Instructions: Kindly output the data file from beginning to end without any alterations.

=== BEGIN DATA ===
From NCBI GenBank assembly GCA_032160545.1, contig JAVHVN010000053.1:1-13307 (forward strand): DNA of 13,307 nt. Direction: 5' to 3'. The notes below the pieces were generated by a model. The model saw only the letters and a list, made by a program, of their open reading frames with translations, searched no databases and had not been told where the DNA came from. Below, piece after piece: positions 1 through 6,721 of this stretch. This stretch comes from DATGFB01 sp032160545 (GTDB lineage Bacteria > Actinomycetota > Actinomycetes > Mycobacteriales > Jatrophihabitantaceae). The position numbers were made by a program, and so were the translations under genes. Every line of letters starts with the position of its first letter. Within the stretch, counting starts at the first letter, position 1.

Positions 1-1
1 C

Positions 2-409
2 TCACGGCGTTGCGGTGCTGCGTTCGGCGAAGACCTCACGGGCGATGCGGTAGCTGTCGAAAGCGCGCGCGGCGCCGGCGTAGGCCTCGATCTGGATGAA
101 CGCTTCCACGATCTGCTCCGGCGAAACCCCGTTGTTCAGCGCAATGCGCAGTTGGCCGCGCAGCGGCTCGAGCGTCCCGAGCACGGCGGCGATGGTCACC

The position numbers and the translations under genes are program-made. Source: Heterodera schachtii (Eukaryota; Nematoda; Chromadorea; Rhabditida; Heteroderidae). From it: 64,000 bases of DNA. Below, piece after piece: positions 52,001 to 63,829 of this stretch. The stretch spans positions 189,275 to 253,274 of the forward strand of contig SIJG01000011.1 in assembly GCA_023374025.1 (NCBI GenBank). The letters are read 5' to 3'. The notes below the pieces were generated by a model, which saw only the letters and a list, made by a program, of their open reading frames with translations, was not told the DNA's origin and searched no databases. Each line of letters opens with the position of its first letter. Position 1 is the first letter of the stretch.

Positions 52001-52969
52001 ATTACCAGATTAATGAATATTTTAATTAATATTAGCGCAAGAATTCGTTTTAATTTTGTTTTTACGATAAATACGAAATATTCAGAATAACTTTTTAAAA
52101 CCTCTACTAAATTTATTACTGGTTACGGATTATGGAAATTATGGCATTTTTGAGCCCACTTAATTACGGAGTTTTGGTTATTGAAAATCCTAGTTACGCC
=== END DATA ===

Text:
From NCBI GenBank assembly GCA_032160545.1, contig JAVHVN010000053.1:1-13307 (forward strand): DNA of 13,307 nt. Direction: 5' to 3'. The notes below the pieces were generated by a model. The model saw only the letters and a list, made by a program, of their open reading frames with translations, searched no databases and had not been told where the DNA came from. Below, piece after piece: positions 1 through 6,721 of this stretch. This stretch comes from DATGFB01 sp032160545 (GTDB lineage Bacteria > Actinomycetota > Actinomycetes > Mycobacteriales > Jatrophihabitantaceae). The position numbers were made by a program, and so were the translations under genes. Every line of letters starts with the position of its first letter. Within the stretch, counting starts at the first letter, position 1.

Positions 1-1
1 C

Positions 2-409
2 TCACGGCGTTGCGGTGCTGCGTTCGGCGAAGACCTCACGGGCGATGCGGTAGCTGTCGAAAGCGCGCGCGGCGCCGGCGTAGGCCTCGATCTGGATGAA
101 CGCTTCCACGATCTGCTCCGGCGAAACCCCGTTGTTCAGCGCAATGCGCAGTTGGCCGCGCAGCGGCTCGAGCGTCCCGAGCACGGCGGCGATGGTCACC

The position numbers and the translations under genes are program-made. Source: Heterodera schachtii (Eukaryota; Nematoda; Chromadorea; Rhabditida; Heteroderidae). From it: 64,000 bases of DNA. Below, piece after piece: positions 52,001 to 63,829 of this stretch. The stretch spans positions 189,275 to 253,274 of the forward strand of contig SIJG01000011.1 in assembly GCA_023374025.1 (NCBI GenBank). The letters are read 5' to 3'. The notes below the pieces were generated by a model, which saw only the letters and a list, made by a program, of their open reading frames with translations, was not told the DNA's origin and searched no databases. Each line of letters opens with the position of its first letter. Position 1 is the first letter of the stretch.

Positions 52001-52969
52001 ATTACCAGATTAATGAATATTTTAATTAATATTAGCGCAAGAATTCGTTTTAATTTTGTTTTTACGATAAATACGAAATATTCAGAATAACTTTTTAAAA
52101 CCTCTACTAAATTTATTACTGGTTACGGATTATGGAAATTATGGCATTTTTGAGCCCACTTAATTACGGAGTTTTGGTTATTGAAAATCCTAGTTACGCC